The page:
On the mind of the Rev. Dr. Nathaniel Jung-Chul Lee

Aug 26, 2022

This past week, I was with an Associate at Holy Cross Monastery in West Park, NY. He shared with me a story that stopped me in my tracks. He came across the story in this podcast, which is a lecture by Heiromonk Irenei Steenberg, an Eastern Orthodox mystic. The story comes from the Q&A after the lecture, which is perhaps even more rich than the lecture itself.

During the Q&A, someone from the audience asked: What advice would you give to someone who wants to start to grow in the spiritual life?

I wonder if you’ve ever asked that question before? Maybe you’ve been a Christian for a while, but feel like your spiritual life has stagnated, and you’re not really sure what to do next. Maybe you’ve asked: Isn’t there more than this? Or maybe you’re new to Christianity, and want to know how the path ahead looks. You’re asking: What does it look like to really be a spiritual person? Or maybe you’re starting to be aware of a destructive pattern or habit in your life, and you want to rid yourself of it, but this pattern or habit feels too deeply engrained to break.

The father gives three pieces of advice, in which he pulls no punches, and each piece of which dropped me further to my knees.

(1) First, he said: Close your mouth.

Oof. If you’ve ever sat in a class with me (or for that matter, read any of the other cover letters I’ve written!) you know—I like to talk. As a teacher by trade, and as someone who has a bit of education and training, I often think I have something important to say. And I confess—I don’t think I’m alone in this. We live, after all, in a city of experts and high performers, surrounded by 24/7 information sources, which has allowed many of us to feel like we’ve developed pseudo-expertise in just about every issue under the sun. (Some of us may make this our goal).

But the father’s point was simple: the wise listen more than they talk. Listen to others. Listen, most of all, to God.

And we can’t learn to listen until we first learn to stop. talking. (I’ll let you know when I’ve accomplished this).

(2) Second, he said: Stop judging other people.

I was surprised by how much this one struck me. I tend to think of myself as a pretty non-judgmental person. But when I heard it as a follow up to the first point, it hit me differently. So much of the “talking” we hear (and do ourselves) is really “analyzing”—which may be a little short of judgement, but only just. “Figuring people out” can often be a way of trying to gain power over them, and once we think we’ve figured them out, we’re often not open to any better they might show us. It also struck me as important in the midst of the political climate we live in. Many in our world have reduced all people into two “types”—or, at minimum, will see them through the lens of their position on a particular issue. Once we have “figured out” where they stand on that issue, we think, we know who they really are.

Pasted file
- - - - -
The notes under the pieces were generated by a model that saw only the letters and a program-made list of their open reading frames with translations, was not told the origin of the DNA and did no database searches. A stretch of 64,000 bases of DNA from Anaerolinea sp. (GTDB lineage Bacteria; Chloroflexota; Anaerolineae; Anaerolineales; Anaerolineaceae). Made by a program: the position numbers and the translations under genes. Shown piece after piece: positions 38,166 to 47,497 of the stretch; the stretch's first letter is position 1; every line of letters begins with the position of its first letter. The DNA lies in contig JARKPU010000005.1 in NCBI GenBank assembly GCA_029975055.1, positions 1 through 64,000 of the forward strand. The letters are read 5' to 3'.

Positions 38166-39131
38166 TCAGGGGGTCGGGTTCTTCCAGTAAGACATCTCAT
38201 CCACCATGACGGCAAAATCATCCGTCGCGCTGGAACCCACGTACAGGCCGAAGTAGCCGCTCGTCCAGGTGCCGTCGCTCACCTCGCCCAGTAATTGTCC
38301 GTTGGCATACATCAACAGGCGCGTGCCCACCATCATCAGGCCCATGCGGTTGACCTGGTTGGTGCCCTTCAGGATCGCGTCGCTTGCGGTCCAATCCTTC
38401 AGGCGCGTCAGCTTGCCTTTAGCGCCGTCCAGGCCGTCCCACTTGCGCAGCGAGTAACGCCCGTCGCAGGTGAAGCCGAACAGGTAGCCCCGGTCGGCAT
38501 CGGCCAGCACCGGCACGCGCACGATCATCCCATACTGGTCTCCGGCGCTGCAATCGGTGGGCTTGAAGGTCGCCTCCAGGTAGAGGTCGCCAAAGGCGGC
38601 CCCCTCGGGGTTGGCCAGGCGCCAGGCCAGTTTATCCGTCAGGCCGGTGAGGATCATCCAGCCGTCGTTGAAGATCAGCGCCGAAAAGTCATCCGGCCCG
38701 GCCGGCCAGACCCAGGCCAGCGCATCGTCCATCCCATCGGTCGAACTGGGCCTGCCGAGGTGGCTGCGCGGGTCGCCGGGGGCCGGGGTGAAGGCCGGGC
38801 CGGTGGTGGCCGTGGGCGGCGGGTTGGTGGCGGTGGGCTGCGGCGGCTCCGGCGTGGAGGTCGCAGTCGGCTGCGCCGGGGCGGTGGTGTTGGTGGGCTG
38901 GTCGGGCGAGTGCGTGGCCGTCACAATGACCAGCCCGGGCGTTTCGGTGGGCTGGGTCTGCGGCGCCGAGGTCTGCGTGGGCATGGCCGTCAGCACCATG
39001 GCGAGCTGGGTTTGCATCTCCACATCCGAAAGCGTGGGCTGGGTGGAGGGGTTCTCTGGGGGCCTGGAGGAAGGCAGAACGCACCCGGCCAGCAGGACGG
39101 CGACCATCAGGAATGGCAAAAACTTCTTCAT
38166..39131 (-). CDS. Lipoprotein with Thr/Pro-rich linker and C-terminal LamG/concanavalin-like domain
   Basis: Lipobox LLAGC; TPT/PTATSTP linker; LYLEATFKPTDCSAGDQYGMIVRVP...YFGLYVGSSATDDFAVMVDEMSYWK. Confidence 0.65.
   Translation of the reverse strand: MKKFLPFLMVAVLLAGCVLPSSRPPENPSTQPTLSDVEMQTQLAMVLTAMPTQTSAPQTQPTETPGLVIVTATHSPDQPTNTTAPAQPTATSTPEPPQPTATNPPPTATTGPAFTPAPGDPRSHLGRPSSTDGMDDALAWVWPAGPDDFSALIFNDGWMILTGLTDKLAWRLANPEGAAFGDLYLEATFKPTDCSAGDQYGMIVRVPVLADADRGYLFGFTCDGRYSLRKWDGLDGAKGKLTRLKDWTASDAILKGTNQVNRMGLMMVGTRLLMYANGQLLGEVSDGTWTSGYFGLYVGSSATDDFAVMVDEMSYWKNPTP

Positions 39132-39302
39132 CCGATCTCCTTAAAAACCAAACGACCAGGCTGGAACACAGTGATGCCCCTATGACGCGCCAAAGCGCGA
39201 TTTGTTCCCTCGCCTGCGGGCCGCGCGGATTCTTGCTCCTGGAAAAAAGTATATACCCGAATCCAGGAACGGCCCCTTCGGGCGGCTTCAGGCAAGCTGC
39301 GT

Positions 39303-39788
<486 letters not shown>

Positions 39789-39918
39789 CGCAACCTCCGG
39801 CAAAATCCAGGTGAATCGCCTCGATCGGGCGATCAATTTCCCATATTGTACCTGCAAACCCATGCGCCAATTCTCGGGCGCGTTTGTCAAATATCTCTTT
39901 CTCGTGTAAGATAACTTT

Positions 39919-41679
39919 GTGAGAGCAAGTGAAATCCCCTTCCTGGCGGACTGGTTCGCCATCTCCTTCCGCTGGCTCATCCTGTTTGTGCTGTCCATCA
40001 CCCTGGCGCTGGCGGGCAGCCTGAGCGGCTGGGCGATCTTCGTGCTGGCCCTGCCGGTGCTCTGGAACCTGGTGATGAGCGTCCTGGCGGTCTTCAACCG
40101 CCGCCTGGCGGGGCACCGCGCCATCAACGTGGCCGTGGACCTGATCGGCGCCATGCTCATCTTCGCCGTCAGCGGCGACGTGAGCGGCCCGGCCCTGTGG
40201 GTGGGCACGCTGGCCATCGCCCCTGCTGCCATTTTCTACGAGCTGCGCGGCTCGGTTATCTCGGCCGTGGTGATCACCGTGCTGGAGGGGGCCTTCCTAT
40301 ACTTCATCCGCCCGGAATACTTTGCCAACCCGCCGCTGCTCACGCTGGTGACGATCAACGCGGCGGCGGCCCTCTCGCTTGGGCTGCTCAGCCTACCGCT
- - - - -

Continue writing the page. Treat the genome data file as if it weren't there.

But we don’t. And of course we don’t. We barely know ourselves. How can we really know what’s in their hearts?

So the lesson here, I think, is: Be open. Remain curious. And hold a sense of generosity in your heart toward others. They will likely surprise you. In fact, they will likely have something to teach you. And allowing yourself to remain open to what they will teach you is one of the best ways to keep growing.

(3) Finally, he said: Root out the evil in your heart through prayer.

Wow. This one really floored me.

I’ll tell you something you already know––I’ve got a lot of flaws. And, I hate to break it to you––you do too.

Given the sort of things that sit atop of the New York Times bestseller list of “self help” books, it seems we’re generally prone to one of two strategies as we try to deal with those flaws. Either, we think we can muscle them out of ourselves through effort, hard work, and discipline. Or, we think we can heal from the things that cause those flaws by being released from the need to do effortful hard work, and instead, learn to accept and love ourselves.

This father’s advice is different from both these strategies. Simply put, he’s saying: You want your heart to be filled with better things? Fill it with God. Be with God. Spend time with God. Saturate your life with God. Immerse yourself in the life of God. And as you do, you will find that the strength of God’s goodness will overwhelm and consume all the vices that live within you.

I can say two things from my experience. First, this is absolutely true. It’s so often when I stop trying to change my life by my own determination and effort––and instead bring my life in tune with God’s life in prayer––that I do less bad––and sometimes even, do more good. Second, even though I’ve experienced this is in deep and powerful ways, it’s so easy to lose sight of this, and rely instead on my own strength and ideas. So yes, it does in fact take focus, intentionality, and discipline.

Close your mouth. Stop judging other people. And root out the evil in your heart through prayer.

As I think about this mystic’s words, I have to wonder: How might our world be transformed if Christians really did these things…